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Succession (Scotland) Act 2016

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Section 3 – Rectification of will

14.This section enables the Court of Session or the relevant sheriff court to rectify a will prepared by someone other than the testator where the court is satisfied that the will failed to give effect to the testator’s instructions. Rectification is confined to situations in which a person other than the testator prepared the will on the testator’s instructions (subsection (1)(b)) and where a person applies to the court for rectification of that will (subsection(1)(c)). Rectification is only competent where the court is satisfied that the will fails to express accurately what was instructed (subsection (1)(d)) and there must therefore be instructions with which to compare the executed will. Those instructions need not necessarily be in writing. In reaching a decision on whether or not a will requires to be rectified, the court may take account of evidence which is extrinsic to the will (subsection (3)). Rectification under this section may only take place where the deceased died domiciled in Scotland (subsection)(1)(a)).

15.These provisions would for example cover: the situation where instructions have been incorrectly transposed by a third party drafter, whether or not the drafter was a solicitor; or wills made ‘online’ where a third party is taking instructions to produce the will. In any situation it would need to be clear to the court, based on evidence, that the will fails to express the testator’s instructions. The intention of the provision is that the power to rectify a will should be confined to cases where the will has been prepared by someone other than the testator where a comparison can be made between the testator’s instructions, supported by relevant evidence, and the will itself. The critical factor in the application of the provision is the involvement of another person. If a testator draws up their own will – whether on paper or online this section would not apply.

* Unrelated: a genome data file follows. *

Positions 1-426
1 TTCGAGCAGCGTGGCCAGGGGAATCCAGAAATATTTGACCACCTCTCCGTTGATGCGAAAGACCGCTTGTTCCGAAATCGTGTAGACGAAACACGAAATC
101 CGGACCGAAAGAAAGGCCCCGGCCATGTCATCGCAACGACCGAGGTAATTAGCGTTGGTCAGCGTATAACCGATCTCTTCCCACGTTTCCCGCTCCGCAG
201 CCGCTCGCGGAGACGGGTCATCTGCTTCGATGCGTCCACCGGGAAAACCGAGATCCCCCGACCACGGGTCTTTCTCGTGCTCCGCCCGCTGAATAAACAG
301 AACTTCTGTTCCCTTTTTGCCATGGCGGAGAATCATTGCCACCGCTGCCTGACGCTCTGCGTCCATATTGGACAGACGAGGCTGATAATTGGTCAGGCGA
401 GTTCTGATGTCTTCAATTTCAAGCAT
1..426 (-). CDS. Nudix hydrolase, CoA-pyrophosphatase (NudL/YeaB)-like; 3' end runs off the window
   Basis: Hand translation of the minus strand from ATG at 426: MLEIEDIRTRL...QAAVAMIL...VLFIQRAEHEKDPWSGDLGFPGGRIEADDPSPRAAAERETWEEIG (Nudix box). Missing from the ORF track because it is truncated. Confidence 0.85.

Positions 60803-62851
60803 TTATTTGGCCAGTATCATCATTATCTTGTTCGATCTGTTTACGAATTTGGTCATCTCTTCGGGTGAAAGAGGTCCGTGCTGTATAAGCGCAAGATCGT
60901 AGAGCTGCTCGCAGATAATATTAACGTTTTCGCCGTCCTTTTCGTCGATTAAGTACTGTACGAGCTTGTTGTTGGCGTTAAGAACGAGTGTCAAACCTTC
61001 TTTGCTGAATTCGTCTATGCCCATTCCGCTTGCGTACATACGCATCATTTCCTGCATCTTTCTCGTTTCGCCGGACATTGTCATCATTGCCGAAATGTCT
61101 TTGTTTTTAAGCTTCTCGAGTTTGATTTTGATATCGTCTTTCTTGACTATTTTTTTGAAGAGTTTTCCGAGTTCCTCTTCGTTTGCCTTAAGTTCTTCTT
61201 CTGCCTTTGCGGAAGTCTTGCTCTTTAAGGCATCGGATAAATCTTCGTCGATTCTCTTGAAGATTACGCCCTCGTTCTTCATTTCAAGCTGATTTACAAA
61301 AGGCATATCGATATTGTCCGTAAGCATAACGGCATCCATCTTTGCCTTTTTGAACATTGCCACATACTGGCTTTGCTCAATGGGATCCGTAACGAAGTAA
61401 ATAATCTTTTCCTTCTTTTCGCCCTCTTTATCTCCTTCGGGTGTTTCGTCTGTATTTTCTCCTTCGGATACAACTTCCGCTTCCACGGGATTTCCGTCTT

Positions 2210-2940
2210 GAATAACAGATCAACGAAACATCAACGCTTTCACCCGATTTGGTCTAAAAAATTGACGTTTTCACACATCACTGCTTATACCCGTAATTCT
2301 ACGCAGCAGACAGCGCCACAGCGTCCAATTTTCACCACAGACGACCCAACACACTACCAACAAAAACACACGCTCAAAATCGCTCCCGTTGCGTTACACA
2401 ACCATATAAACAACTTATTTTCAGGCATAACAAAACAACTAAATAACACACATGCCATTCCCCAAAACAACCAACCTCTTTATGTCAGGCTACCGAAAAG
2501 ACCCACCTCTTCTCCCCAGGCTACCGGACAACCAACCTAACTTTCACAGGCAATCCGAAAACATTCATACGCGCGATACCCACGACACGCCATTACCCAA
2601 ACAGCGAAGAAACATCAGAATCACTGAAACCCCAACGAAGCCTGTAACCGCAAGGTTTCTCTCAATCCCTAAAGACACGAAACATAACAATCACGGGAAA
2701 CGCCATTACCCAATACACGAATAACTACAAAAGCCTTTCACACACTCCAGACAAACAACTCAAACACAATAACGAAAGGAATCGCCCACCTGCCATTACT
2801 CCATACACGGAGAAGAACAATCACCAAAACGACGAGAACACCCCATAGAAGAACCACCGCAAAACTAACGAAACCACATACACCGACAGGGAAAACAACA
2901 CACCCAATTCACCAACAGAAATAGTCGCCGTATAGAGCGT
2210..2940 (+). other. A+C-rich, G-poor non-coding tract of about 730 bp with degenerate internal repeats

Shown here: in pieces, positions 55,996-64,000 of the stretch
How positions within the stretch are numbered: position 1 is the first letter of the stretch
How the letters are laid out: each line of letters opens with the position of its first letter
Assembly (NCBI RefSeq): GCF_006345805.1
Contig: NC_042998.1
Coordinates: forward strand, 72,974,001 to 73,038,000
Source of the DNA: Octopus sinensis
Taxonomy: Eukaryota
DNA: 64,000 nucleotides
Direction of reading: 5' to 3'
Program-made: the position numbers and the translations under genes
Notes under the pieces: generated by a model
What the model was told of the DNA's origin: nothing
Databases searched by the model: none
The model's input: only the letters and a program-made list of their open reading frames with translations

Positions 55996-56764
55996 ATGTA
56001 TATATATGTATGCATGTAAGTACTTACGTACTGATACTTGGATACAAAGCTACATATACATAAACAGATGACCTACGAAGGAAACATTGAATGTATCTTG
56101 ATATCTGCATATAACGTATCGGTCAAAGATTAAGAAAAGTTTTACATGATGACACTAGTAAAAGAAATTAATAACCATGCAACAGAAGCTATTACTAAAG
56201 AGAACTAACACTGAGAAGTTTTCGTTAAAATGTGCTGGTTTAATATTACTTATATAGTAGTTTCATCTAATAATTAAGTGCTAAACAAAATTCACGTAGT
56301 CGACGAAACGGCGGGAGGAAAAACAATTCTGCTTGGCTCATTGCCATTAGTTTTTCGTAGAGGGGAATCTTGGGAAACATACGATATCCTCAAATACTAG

16.The process for seeking rectification of a will is by application and the normal rules of standing will apply, meaning that the court must be satisfied that the applicant, on cause shown, has sufficient interest in the application.

17.Subsections 5, 6 and 7 provide that the Court of Session, a sheriff of the sheriffdom in which the testator was habitually resident at the time of death, or, if the testator was not habitually resident in a part of Scotland at the date of death, or if it is unknown or uncertain the part of Scotland in which the deceased was habitually resident, a sheriff at Edinburgh, has jurisdiction to rectify the will on receipt of the application. In addition, a sheriff in the sheriffdom where confirmation was obtained will have jurisdiction to rectify a will on receipt of an application. Under section 3 of the Confirmation of Executors (Scotland) Act 1858, confirmation is based on where the testator was domiciled. In most cases a person will be domiciled where they are habitually resident but this is not always the case. Subsection (6)(b) would enable jurisdiction in a case where the testator was habitually resident in one sheriffdom but was domiciled in another sheriffdom

18.Subsection (4) provides that while the rectification will take effect from the date that the will was executed, regard should be had to sections 4(7) and section 24 of the Act. Section 4(7) protects executors and trustees from being held personally liable for distributing property in good faith, in accordance with a will which is subsequently rectified. Section 19 provides that where a beneficiary has sold property conveyed to him or her by the deceased’s executor under the unrectified will, subsequent rectification will not prejudice the title of whoever acquired the property in good faith and for value. Title is also protected if acquired directly from the executor.

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Text created by the Scottish Executive department responsible for the subject matter of the Act to explain what the Act sets out to achieve and to make the Act accessible to readers who are not legally qualified. Explanatory Notes were introduced in 1999 and accompany all Acts of the Scottish Parliament except those which result from Budget Bills

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